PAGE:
And yet the structural work was still not done! Of the 12 rafters in the shop side, only 6 had ties and there wasn’t a ridge beam (or even a ridge board). Since the rafters were on 16-inch centers, this meant the ties were on 32-inch centers, which is way too wide these days, with most trusses on 24-inch centers. Luckily the rafters themselves were in relatively good shape for being built in the 50s/60s, so there wasn’t any need to replace anything.

While adding the missing ties would probably have sufficed, as with previous parts of this project, it was probably best to retrofit them and make them full trusses. To save on labor and cost, it was more than adequate to only convert the rafters that didn’t have ties. This left the existing ties to be used to hang the ceiling panels from later.

The final truss design was essentially a Howe truss built with all 2x6 boards. This was hilariously overbuilt, as my non-engineering analysis put the load capacity of the roof at over 100 pounds per square foot, well in excess of the snow loads the Pacific Northwest sees around the Puget Sound and more than capable of holding some solar panels on down the line.

The installation was not the proper way to build trusses: on the ground and lifted into place. Building on the ground removes gravity pulling down on the load path during assembly. By installing the pieces in the air, it required the weight of the truss parts to be supported so that it would actually hold the existing roof. Since it was only six trusses, it wasn’t a huge hassle.

There was one other thing that needed addressed with the roof before calling this part done. For some reason, the ridgeline of the building was not centered, it was offset a couple feet. This meant the wall on one side is lower than the other, at just under five and a half feet. Previously there was an eighteen foot long pair of shelves that were also being used to support the extended roof depth. I wasn’t a fan of the shelves as they were, but I was unsure how necessary the support itself was.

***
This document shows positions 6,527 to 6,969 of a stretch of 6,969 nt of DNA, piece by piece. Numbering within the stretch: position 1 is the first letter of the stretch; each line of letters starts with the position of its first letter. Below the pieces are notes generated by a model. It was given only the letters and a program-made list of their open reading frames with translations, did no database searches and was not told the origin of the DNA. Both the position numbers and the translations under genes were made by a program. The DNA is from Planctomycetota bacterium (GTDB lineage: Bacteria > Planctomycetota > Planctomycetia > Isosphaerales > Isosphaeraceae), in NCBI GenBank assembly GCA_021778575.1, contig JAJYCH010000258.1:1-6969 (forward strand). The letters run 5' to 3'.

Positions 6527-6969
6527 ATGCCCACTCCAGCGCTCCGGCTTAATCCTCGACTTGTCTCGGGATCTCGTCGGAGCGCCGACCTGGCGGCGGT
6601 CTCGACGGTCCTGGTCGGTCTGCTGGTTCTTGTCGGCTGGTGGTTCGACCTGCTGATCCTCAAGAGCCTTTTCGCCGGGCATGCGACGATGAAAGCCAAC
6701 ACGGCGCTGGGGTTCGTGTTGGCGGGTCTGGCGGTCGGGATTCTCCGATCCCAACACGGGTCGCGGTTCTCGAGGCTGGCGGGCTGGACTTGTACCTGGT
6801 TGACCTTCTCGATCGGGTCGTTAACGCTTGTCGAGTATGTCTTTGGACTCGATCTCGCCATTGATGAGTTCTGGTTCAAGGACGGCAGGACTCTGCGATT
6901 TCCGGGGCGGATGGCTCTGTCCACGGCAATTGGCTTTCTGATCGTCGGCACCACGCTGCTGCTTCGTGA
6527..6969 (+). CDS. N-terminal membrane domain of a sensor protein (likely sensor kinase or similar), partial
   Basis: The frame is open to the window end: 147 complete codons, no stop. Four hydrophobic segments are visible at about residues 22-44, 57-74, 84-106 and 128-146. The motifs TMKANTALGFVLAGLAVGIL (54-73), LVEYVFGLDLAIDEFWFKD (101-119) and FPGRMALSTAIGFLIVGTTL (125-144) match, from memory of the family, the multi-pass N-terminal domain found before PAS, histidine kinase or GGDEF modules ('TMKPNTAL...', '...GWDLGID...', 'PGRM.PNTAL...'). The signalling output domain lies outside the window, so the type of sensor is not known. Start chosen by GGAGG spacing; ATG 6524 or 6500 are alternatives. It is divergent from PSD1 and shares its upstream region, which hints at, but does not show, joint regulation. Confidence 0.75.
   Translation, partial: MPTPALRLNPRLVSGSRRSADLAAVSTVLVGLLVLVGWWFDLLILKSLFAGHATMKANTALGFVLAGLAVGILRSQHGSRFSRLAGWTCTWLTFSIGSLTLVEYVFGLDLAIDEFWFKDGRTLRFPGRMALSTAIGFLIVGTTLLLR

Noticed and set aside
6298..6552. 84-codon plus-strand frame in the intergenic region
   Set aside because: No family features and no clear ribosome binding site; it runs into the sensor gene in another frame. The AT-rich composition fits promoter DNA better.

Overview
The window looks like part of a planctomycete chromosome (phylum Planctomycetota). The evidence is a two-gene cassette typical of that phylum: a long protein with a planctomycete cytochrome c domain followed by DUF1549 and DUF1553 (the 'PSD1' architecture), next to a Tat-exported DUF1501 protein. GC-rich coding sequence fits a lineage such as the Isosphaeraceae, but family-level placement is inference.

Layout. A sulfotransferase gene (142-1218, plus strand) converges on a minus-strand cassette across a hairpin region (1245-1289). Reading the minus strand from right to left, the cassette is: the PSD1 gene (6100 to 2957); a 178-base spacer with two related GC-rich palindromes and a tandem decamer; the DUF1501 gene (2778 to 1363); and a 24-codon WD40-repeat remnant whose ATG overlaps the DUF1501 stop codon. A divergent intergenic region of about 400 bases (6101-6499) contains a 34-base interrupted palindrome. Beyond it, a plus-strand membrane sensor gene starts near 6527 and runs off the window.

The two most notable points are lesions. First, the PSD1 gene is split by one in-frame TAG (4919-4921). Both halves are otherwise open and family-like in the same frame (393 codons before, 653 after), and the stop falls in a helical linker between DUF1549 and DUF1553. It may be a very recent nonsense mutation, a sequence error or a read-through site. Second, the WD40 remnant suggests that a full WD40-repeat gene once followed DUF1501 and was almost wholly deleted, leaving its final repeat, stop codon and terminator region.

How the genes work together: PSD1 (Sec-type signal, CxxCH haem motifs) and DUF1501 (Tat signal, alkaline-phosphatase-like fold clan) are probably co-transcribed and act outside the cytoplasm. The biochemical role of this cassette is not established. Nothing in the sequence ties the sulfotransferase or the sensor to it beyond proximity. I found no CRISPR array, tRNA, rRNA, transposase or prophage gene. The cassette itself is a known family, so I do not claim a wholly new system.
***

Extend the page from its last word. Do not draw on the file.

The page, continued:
To avoid needing a couple pillars or something, I tackled this by swapping the shelves with a wall to create a small room. This provided a slightly separate storage area for wood and the opening in the wall is large enough to allow boards up to about twelve feet long to be stored. While full-size sheet goods could also be slid in, it’ll probably be less effort to just lean them up against the outside of the wall or get them broken down before storing. I also have a pretty good plywood supplier close by, so hopefully I shouldn’t need to keep much stocked on hand.

With the roof system beefed up, it was time to start leveling the ceiling so that strapping could be installed to hang the panels. Since there was almost 4 inches difference side-to-side and corner-to-corner, a pack of shims wasn’t going to cut it. After finding the high point and pulling some strings, a bunch of 2x4 blocks were attached to the ties on 16-inch centers. This provided a level set of attachment points to install some strapping, which gave more screw points for the ceiling panels for better support.

Once the strapping was set, EMT was installed on the other side of the ties as raceways for the wiring for the ceiling lights. These were going to be some 6-inch LED recessed discs that clamped themselves into their cutouts and had a short lead to a 12V driver. The drivers had 1/2 inch knockouts, making them easy to install in a line with conduit between them. The grid was going to be 5x5, to ensure there was going to be plenty of light.

Once each row of drivers was in place, next came the ceiling panels. While drywall would have sufficed for this, since the panels were going on strapping with not a lot of stud contact, there was no real possibility of hanging anything substantial from the ceiling without further reinforcement on down the line. That made OSB, basically the same price, a slightly more attractive alternative. That did make cutting the holes for the lights a bit of chore compared to just slicing through sheetrock.

Published Oct 15, 2023

Software Engineer and Aspiring Woodworker